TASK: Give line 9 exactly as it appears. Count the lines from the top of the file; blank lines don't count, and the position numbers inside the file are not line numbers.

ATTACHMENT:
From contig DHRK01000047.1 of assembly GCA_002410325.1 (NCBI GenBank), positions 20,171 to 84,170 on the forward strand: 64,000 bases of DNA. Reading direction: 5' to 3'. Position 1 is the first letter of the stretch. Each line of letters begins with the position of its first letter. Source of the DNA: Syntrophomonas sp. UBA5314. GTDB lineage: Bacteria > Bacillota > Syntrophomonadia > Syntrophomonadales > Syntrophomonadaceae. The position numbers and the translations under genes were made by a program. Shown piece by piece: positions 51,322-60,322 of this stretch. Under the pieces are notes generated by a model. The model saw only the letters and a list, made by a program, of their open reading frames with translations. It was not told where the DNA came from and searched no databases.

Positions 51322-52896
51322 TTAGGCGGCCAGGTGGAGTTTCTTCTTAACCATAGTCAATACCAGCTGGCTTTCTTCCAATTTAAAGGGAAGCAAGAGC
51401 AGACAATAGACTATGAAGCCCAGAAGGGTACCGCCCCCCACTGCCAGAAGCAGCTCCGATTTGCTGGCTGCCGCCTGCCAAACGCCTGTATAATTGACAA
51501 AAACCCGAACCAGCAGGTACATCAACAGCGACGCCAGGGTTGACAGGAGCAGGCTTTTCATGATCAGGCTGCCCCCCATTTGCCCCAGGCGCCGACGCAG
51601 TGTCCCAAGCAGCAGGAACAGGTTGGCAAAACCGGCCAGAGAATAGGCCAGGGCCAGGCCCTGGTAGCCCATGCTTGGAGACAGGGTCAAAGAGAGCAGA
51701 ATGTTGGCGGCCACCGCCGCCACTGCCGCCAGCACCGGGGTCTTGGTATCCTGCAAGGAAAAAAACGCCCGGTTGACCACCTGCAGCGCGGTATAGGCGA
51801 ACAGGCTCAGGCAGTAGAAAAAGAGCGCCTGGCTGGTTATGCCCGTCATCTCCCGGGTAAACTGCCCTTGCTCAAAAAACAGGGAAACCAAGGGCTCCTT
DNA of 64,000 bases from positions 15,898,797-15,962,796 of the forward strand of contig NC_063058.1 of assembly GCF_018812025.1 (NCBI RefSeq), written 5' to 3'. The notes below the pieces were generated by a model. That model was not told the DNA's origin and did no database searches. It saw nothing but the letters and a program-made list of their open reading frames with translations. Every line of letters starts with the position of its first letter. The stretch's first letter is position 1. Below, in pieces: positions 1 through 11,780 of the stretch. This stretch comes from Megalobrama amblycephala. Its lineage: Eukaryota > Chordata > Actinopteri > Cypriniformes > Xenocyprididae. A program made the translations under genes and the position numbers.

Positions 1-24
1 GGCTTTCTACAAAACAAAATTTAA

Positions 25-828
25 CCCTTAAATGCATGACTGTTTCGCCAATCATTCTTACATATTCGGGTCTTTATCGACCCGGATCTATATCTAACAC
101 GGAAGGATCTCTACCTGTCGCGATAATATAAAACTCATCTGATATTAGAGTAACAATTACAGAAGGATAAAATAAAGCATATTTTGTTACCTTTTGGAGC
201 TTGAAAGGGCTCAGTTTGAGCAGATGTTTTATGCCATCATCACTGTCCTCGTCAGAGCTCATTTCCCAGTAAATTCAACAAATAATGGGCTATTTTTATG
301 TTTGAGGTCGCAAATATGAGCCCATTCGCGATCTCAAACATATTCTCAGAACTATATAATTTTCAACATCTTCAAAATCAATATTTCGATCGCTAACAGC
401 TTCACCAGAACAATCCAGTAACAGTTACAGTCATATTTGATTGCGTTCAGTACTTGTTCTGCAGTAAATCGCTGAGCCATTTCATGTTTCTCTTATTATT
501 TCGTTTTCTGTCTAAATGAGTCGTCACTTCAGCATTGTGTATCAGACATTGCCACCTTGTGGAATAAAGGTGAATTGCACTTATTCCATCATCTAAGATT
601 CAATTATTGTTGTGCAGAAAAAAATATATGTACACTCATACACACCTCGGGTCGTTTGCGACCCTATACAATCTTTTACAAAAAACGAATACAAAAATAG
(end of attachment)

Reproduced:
DNA of 64,000 bases from positions 15,898,797-15,962,796 of the forward strand of contig NC_063058.1 of assembly GCF_018812025.1 (NCBI RefSeq), written 5' to 3'. The notes below the pieces were generated by a model. That model was not told the DNA's origin and did no database searches. It saw nothing but the letters and a program-made list of their open reading frames with translations. Every line of letters starts with the position of its first letter. The stretch's first letter is position 1. Below, in pieces: positions 1 through 11,780 of the stretch. This stretch comes from Megalobrama amblycephala. Its lineage: Eukaryota > Chordata > Actinopteri > Cypriniformes > Xenocyprididae. A program made the translations under genes and the position numbers.